“To interpret is to impoverish, to deplete the world… By reducing the work of art to its content and then interpreting that, one tames the work of art. Interpretation makes art manageable, conformable.” 


In her 1964 essay “Against Interpretation,” Susan Sontag critiques the very practice of critique. As she states, modern scholarship devoted to ripping a “meaning” out of a work of art perverts the actual lived experience of encountering art. To consume a work of art is to have a deeply personal and subjective reaction and to mediate that experience with excessive interpretation is to weaken art’s magical ability to provoke. 


“The modern style of interpretation excavates, and as it excavates, destroys.” 


To speak from the realm of the subjective, students have experienced firsthand the interpretation-obsession and its ability to destroy. From middle school English class onwards, students are forced to analyze-to-death works which they might have found deeply meaningful. You can’t talk about how you felt and what you thought about while experiencing Hamlet’s agony; instead you have to drive yourself crazy analyzing how Shakespeare’s comma placement proves Horatio is actually a perfect representation of Freud’s theory of irony. Tragically, it is a common occurrence that I reread a book I was assigned for class and discover, much to my shock, that I actually enjoy it when not forced to obsessively take notes. 

Since reading Sontag’s essay then, I have been doing my best to turn off any programming from my education and simply experience art when I encounter it. Whether it be TikToker Addison Rae’s film debut in He’s All That or the most celebrated work in the Western Canon (well I just repeated myself), I have been striving to turn my brain off and let myself react to art. So, on a recent trip to the Met, I saw a piece of Ancient Egyptian art that deeply compelled me and decided to engage in the Sontagian challenge of writing down my thoughts and feelings about the piece as they came to me, unmediated by any intellectual theories. Below are my notes on the piece, written while standing in front of the piece for longer than is socially acceptable and lightly edited after-the-fact for clarity.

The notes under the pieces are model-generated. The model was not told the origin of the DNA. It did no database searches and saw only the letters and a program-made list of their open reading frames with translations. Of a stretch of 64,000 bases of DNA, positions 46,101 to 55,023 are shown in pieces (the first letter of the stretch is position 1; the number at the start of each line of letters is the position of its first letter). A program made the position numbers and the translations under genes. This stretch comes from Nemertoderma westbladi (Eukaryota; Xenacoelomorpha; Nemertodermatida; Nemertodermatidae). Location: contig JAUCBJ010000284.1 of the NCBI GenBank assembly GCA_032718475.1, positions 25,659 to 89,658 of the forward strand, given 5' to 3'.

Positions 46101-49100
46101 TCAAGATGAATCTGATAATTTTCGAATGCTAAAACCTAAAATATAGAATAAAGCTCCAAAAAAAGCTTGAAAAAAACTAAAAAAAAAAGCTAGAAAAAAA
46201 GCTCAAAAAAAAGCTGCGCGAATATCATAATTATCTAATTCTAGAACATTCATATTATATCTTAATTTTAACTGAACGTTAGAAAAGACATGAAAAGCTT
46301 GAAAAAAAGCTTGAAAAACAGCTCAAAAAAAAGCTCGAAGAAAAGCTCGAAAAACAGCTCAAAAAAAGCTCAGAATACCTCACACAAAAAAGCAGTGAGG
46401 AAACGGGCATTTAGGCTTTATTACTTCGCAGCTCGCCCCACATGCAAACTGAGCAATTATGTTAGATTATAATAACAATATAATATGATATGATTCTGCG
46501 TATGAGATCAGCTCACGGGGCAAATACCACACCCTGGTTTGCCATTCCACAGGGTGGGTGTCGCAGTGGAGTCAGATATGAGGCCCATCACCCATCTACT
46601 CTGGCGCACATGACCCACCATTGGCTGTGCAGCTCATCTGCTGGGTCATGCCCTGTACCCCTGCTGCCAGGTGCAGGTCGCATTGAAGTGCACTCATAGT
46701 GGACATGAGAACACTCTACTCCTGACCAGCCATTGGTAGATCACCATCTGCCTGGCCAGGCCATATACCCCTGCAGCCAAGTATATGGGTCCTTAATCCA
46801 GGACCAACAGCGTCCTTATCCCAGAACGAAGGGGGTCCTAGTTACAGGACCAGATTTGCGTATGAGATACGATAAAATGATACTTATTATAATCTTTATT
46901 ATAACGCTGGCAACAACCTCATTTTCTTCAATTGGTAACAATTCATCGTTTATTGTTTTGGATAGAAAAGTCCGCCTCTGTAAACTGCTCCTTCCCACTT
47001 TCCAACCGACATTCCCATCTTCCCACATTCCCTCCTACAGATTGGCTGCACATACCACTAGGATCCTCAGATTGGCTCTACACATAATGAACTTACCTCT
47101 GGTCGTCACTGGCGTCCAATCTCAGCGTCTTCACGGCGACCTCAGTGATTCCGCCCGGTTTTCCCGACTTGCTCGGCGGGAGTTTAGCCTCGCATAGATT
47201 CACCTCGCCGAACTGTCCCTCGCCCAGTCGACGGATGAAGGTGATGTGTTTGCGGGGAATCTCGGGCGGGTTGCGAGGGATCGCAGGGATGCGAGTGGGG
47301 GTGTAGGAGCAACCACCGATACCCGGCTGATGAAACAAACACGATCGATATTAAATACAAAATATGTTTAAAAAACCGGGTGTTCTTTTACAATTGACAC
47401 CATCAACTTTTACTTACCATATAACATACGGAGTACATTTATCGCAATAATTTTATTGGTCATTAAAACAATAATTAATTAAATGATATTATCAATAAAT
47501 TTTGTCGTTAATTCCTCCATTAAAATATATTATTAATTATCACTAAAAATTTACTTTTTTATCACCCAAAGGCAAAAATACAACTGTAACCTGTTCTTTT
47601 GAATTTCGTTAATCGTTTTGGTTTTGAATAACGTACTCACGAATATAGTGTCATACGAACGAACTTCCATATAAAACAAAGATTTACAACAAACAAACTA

At first I’m drawn to the funky-looking guitar—or maybe that object the third woman is holding is not even vaguely related to the guitar family. Frankly, I’m no expert in Ancient Egyptian musical instruments. At any rate, I’m immediately hooked. 

The flatness of the figures on the “canvas” is striking; it took Western art a long time to get over its obsession with realism but here’s Ancient Egypt already realizing that things don’t have to look fully like things to be compelling. The color is also applied flatly and with incredible vibrancy—which is cool but also vaguely reminds me of Instagram infographic design. Basically, despite there being a several thousand year old and full-scale temple the Met stole from Egypt to my right, I am struck by how this work could easily slot into any contemporary gallery. 

But most of all, I’m stunned by just how average the work is. The piece is displayed in a room with dozens of other works of Ancient Egyptian painting that look exactly like it; as far as I can tell, nothing makes it exceptional except for the fact that I personally was most drawn to it. When thinking of past eras, the way history is framed as the story of great people with their great ideas leading to great events often makes us forget the average. Only the exceptional can stand the long test of time; we learn about Nietzsche and world wars and van Gogh masterpieces, not mundane paintings of every-day people doing every-day things. However, next to the elaborately decorated sarcophagus of some long dead aristocrat, this painting, its anonymous creator, and its subject matter, which appears to just be normal people enjoying music, appear average. 

The painting could easily slot into the contemporary art industry because it would fit right into the churn of content which merely exists and is not celebrated which is released every single day. If you cast your mind back to the 40s in film, you think of the classics of Hitchcock, Welles, and Chaplin. But in our contemporary moment, we have to wade through Netflix’s catalog of forgettable content because time has not done the heavy lifting of filtering out the just okay. Fundamentally, this is what looking at this painting is like; standing amongst its peers that all look roughly the same, it’s much more Addison Rae’s “He’s All That” within the over-saturated rom-com industry and not so much Guernica. Somehow, this makes me feel more connected to the people of Ancient Egypt; they also had to consume plenty of content and distinctly average content at that. And, for that reason, my distinctly average gaze is drawn to the work.

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